This is the third installment of a series we’re calling “Conversations.” It’s more of an interview series, where we ask our vendor partners questions about their experiences working directly with artisans around the world. You may not know it, but every product we carry has a team of people who are dedicated to doing trade on the fairest terms possible. Fair Trade is about transparency and creating a dialogue – we hope this series shines a light on some of the struggles artisans are faced with and also some of the positive changes that have come out of their fair trade partnerships.
We caught up with Kelly Weinberger, founder of WorldFinds, a fair trade company working with artisans in India and Indonesia who craft fashionable, and eco-friendly jewelry and accessories. We’ve worked with WorldFinds for many years and love hearing stories about the difficulties they and the artisans face and their progress. Kelly just returned from her spring artisan visit, so let’s get right to it!
How often do you/your team have the opportunity to visit the artisans?
We try and visit our artisans in India pretty regularly. We typically go once or twice a year – I’ll usually go in the spring, and Stephanie our designer will typically visit in the fall.
What were the goals of your most recent visit? (If you were working on new products, how do you decide what new products/designs to work on?)
The visits are pretty crazy – we maximize every second we are there with super packed agendas. Sometimes our purpose is to discuss a larger order that has come in, sometimes we hold quality workshops with the artisans if we have noticed something specific that needs special attention. We are constantly working on new designs, and it always helps to be there in person to go over new techniques and new concepts, and source new materials – ideally recycled or repurposed.
We visit the artisans in the outer villages a lot to see their progress, and to also bring badly needed supplies to the children. Then we work with the management teams on any of the larger picture issues – community initiatives they’d like us to partner with, changes and developments since our last visit –in India there are always tons of new things happening. We discuss the state of fair trade in India and if the groups are overwhelmed with orders or down from the year before. It’s really amazing how much has changed in the 15 years we’ve been doing this!
Do you have a story to share about an artisan or artisan family?
There are so many wonderful stories of artisans beating horrible odds and really challenging environments to find stability, dignity and hope after becoming part of a fair trade group. Some stories are really just so devastating that it’s hard to imagine anyone coming out on the other side. This is a true testament as to how resilient the human spirit is.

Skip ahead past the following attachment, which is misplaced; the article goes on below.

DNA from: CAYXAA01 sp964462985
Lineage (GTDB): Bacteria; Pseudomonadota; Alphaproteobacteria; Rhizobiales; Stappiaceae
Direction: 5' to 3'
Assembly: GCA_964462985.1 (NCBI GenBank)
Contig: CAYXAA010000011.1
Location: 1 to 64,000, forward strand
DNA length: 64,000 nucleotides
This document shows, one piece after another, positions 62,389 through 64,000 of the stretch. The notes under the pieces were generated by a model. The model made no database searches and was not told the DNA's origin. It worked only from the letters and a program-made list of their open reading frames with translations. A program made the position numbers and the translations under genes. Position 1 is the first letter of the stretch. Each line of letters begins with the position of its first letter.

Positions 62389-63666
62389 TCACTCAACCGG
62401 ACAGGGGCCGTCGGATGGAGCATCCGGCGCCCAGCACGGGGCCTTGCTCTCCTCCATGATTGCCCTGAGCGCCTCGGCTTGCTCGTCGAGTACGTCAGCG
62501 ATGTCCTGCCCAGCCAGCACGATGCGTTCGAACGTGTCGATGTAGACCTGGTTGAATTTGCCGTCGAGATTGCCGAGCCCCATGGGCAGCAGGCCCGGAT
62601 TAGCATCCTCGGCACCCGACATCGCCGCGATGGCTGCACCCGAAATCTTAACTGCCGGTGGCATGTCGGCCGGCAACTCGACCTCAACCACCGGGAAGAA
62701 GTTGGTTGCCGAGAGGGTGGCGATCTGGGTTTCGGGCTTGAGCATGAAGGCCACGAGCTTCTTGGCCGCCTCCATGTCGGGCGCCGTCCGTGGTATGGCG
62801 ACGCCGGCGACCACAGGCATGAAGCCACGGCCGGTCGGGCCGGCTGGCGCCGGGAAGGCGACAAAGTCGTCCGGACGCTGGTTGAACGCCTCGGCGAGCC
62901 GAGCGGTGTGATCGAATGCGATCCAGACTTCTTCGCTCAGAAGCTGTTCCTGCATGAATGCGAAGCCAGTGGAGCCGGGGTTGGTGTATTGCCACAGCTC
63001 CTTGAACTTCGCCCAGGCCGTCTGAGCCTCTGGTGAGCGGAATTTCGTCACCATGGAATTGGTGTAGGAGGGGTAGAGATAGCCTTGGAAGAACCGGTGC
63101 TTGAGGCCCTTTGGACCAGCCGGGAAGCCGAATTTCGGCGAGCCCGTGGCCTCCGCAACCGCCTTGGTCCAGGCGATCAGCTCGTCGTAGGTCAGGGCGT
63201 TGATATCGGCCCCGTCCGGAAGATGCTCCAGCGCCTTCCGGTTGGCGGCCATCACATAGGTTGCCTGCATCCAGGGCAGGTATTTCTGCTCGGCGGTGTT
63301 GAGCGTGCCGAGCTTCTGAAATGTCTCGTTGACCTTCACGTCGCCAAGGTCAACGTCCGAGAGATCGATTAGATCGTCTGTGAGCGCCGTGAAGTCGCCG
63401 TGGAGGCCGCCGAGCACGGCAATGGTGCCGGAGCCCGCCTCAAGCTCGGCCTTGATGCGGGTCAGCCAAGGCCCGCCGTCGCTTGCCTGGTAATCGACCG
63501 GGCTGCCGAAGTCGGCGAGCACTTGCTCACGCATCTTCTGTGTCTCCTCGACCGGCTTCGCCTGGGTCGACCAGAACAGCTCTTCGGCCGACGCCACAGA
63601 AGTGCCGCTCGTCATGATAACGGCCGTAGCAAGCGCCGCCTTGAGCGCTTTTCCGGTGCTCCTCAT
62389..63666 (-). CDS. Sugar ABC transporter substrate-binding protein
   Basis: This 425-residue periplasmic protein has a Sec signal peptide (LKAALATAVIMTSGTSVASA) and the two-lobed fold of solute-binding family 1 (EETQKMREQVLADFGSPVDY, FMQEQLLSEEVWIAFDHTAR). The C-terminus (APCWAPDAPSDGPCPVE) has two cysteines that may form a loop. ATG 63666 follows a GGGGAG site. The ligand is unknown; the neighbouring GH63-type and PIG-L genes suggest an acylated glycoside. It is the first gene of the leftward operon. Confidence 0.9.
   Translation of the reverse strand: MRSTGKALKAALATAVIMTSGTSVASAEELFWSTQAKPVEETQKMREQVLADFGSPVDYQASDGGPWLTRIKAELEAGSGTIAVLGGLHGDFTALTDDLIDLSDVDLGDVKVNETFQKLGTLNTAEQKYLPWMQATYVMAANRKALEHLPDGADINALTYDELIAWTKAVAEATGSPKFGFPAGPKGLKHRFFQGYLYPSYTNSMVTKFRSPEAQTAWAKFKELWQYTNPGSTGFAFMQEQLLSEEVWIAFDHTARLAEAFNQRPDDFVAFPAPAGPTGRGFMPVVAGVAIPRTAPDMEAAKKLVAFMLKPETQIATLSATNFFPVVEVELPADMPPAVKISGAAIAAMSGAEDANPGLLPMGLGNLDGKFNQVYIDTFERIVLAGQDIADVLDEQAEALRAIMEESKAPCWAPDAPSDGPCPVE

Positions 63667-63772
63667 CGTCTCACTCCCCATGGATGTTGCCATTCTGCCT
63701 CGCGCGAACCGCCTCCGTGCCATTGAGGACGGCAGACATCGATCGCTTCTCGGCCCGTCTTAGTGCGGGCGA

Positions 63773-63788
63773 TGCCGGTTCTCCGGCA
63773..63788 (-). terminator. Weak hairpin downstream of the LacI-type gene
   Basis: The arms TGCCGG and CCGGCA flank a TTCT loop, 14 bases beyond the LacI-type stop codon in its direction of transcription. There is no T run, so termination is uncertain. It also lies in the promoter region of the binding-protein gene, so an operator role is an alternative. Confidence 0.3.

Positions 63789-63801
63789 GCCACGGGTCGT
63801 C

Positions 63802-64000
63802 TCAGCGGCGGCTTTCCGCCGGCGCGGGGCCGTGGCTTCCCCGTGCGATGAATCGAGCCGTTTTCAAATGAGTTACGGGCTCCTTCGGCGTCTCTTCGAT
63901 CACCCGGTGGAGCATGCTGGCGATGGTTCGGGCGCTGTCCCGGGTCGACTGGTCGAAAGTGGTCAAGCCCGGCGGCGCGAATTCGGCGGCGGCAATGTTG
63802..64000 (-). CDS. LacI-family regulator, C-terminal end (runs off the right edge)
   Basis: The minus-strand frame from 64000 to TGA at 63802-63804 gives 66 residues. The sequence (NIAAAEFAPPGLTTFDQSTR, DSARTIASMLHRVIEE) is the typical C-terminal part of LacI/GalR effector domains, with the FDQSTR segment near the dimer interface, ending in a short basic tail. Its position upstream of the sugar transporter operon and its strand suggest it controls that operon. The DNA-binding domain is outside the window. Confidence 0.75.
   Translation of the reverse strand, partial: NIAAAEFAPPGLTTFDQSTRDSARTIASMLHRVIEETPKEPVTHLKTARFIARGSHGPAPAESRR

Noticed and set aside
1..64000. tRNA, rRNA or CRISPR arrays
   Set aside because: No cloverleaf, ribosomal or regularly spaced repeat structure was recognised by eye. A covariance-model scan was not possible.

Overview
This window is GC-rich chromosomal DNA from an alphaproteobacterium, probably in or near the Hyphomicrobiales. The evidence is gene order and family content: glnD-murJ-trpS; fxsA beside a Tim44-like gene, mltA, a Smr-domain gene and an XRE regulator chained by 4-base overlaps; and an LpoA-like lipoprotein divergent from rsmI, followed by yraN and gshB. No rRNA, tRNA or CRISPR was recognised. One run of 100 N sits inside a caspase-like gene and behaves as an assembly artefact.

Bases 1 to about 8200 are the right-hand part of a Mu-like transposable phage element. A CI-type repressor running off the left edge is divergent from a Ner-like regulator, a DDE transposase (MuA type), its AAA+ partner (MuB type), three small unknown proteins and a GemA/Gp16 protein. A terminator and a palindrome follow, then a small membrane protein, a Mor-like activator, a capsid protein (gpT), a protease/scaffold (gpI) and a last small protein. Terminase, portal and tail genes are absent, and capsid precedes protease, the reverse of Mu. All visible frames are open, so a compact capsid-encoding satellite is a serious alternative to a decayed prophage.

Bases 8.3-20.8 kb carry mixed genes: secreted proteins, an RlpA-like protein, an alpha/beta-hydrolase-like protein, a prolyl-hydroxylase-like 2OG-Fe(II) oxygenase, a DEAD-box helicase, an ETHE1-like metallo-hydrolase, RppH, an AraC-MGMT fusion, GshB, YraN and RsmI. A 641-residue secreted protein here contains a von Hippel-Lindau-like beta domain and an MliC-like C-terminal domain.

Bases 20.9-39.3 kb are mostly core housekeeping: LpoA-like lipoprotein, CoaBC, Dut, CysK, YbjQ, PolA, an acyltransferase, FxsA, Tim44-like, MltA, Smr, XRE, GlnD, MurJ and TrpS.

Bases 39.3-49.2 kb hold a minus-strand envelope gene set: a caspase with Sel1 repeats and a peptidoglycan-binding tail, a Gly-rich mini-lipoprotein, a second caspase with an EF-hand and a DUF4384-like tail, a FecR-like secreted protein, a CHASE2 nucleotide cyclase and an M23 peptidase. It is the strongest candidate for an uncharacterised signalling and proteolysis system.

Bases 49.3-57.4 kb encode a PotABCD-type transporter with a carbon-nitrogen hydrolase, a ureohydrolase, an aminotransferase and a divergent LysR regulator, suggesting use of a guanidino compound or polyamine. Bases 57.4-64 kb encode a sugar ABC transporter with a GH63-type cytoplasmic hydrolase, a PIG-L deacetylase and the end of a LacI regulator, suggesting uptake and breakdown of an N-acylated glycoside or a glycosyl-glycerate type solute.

One of my favorite stories is really just sweet – I was visiting one of our artisan groups in the village of Sultan Puri, way outside of New Delhi. One of the women asked if I wanted to come to her house and meet her family, and she would show me where she would make our cuff bracelets. Her oldest daughter was nearly eighteen, and would sometimes help her make some of the bracelets in the evenings. She was finishing up secondary school thanks to her mom’s wages, and her dream was to go to beauty school so she could open a hair salon one day. She was very stylish and rather talented, and often practiced her skills on her youngest sister, who was sporting a very modern hairstyle.
The father seemed very humble and kind, worked as a security person at night and as his shifts had changed was not able to earn much money. He was very thankful his wife had found the self-help group and was able to make jewelry and earn fair wages to support their three daughters and son in their education. This situation is rather the exception but their little family was so happy and supportive of each other it just makes me smile whenever I think of them.
What kind of positive changes have you seen occur in the communities/families that you work with since you founded WorldFinds?
There has been a huge amount of positive change in our artisans lives and communities. Paved roads! Access to clean water! Women working in safe workshops or their homes instead of amidst construction vehicles and precariously-balanced piles of bricks. The changes just keep happening – they aren’t always at the pace we would like to see but they are moving forward and we can see how fair trade is working.
What is one difficulty that you or the artisans have faced?
The economy downturn starting in 2009 had a big effect on the artisan groups. Not only was the US down, but their European buyers also slowed down orders. We did all we could to get as much work as possible to the artisans during this time, but some had to find part time work doing other things until the orders began to increase again. Thankfully things are finally feeling more stable and we’ve been able to keep our current artisans busy and also take on new artisans and more groups. We are mindful of this all the time and hope that the growth of fair trade, and more consumers being more conscious in their purchasing means it will be awhile before we have to face this again.
— Thanks to Kelly for taking the time to answer our questions, and for the work she does connecting talented artisans to stores like ours. We know the work she, and everyone else at WorldFinds, does is in full commitment to fair trade and the fact that they’ve been working with the same artisans for 15 years is so inspiring! WorldFinds is fair trade in action at its best!